Aiaiai is a Danish headphones and earphones brand that creates creative and minimalistic products not only hipsters, but everyone can enjoy. The Aiaiai Swirl are in-ear earphones with the most simplistic design I have ever encountered when it comes to earphones. The Urbanears Plattan headphones come to mind when I think about minimalistic design. Besides the clean looks, the Swirl was built to last with the most durable materials made to withstand your heavy everyday music routine. I always appreciate it when portable accessories are developed with thought and a lot of attention to detail. The big questions is though, can the Swirl deliver a solid package? This and much more in the full review right after the cut!
The Aiaiai Swirl earphones have been around for a few years now and developed little by little over time. This is the most latest Swirl model out of Aiaiai. You will find the Swirl in 4 different colors for €70, or $85 via Amazon. Aiaiai has sent out what they call the Petrol colored Swirl model that has a cool shade of blue color with an orange L shaped 3.5mm slim plug. I dig the color combo a lot. It's a fresh transition from all the rest using a traditional black color.
As you would now expect, the build quality is very high here. Aiaiai has did a great job constructing the Swirl earphones. They feel extremely durable compared to other non-metal constructed earphones. It has more to do with the thicker than normal cable that is tangle-resistant and the matte, soft-touch coating on the housings.
The Swirl come stock with matching foam tips like I have never seen before. The foam tips are coated with some sort of paint which seems to prolong their usage length until they need to be replaced like Comply foam tips. I found the foam tips to work really well and block a lot of background noise. In addition, they fit very comfortably inside the ears. Unfortunately, as much as I like the Swirl's foam tips, their finish seems to start rubbing off after a week of usage. Even though they are better than Comply foam tips in terms of longer lifespan, the coating that is used isn't good enough and you will find wear spots on them quickly.
The Swirl are the first earphones I've seen that have a coiled cord. I'm a big fan of coiled cords on headphones but never have I thought it was needed in earphones for one good reason. The combination of the coiled cord and the thickness of the cord turns out to be a bad idea for earphones. There's simply too much pull on the little earphones that you always feel like they are tugging down on your ears. It's not such a comfortable situation and it's definitely something you should keep in mind. The coil also doesn't keep its tight coilness shape for long after being pulled like most coiled cords. I've got mixed feelings regarding the cable. While the coiled portion of the cable makes the Swirl earphones much usable at home and on the go, I think having a pulling sensation on your ears is a pretty big downside.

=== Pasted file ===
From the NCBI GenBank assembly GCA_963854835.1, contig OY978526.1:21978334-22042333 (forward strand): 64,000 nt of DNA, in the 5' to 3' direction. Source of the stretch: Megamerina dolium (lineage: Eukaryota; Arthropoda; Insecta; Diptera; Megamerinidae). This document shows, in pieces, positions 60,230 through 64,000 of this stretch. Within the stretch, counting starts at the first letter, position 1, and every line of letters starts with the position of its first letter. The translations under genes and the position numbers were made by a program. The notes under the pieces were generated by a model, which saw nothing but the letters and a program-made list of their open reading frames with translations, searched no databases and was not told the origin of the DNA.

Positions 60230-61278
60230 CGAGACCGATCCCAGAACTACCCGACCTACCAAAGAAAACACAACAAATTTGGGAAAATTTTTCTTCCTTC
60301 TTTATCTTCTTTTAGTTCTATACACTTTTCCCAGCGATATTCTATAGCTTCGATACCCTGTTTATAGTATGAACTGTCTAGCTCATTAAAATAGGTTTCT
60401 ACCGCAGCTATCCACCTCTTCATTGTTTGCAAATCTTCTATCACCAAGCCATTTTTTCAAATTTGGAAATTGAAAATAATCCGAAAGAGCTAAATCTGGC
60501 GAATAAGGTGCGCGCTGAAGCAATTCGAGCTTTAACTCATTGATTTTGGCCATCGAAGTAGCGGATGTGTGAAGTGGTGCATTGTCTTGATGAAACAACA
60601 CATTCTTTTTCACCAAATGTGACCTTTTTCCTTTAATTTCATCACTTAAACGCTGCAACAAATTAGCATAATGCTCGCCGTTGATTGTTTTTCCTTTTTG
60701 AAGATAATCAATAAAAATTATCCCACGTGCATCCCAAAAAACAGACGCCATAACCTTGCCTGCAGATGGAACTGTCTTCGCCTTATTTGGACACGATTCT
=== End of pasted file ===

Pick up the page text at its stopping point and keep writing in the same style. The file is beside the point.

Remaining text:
Additionally, the Swirl comes with 4 pairs of different sized silicone tips if you don't like using the foam tips. I've tried them all and found that it is best to use the stock foam tips for better sound isolation and sound quality.
Keeping true to the overall simplistic design, the Swirl's remote and mic is free of any marking. If you're used to the inline 3-button remote scenario, then you would already be familiar with the standards of the volume, music and call controls. The mic does a good job at being crisp and clean when talking over the phone and taking voice notes on the iPhone. The only bad thing I have to say about the 3-button remote is that the buttons are hard to press and feel much stiffer than any other button remote I reviewed so far. I've got a feeling it's due to the durable rubbery material used.
Finally what you've all been waiting for, we get into the sound quality of the Aiaiai Swirl. I've spent a lot of time using these over a month and if I had to say one thing is would be - I like them! Straight out of the box, the Swirl has very recessed mids which I really didn't like. After burn-in time and usage, the opened up quite a bit letting the mids breath much more. I think that the Swirl really need to be used and get some burn-in time before they can clime to their fullest performance. I'm glad I gave them time to progress for the better. The mids are now less recessed and more detailed. When compared to other similar earphones like the a-Jays Four, the Swirl have a much more warmer and deeper sound. The highs are very clear yet not as clear as the a-Jays Four which have less of a warm sound and better treble capabilities. The Swirl does deliver when it comes down to bass performance which is its stronger points.
I always appreciate good bass when I hear it. The Swirl certainly packs a nice amount of bass that's thumpy and not overwhelming. Most importantly, the bass doesn't drown out the mids which were already too recessed. The bass will satisfy you if you listen to bass and lows-depended music genres. Rock music is a good way to test the capabilities of the sound quality. Rock music sounds pretty good and fairly detailed with the Swirl. It's nothing to brag about though and I think that music with bass like dance and hip-hop sounds better with the Swirl than rock does.
In conclusion, the Aiaiai Swirl are well designed in appearance, not so much in functionality. What started out as mediocre sound quality turned out to impress me after more usage time. If comfort is a big issue for you, I don't think these would fit you well. And if you're looking for sturdy earphones that have headset capabilities, good sound quality and great noise isolations, the Aiaiai Swirl are worth checking out.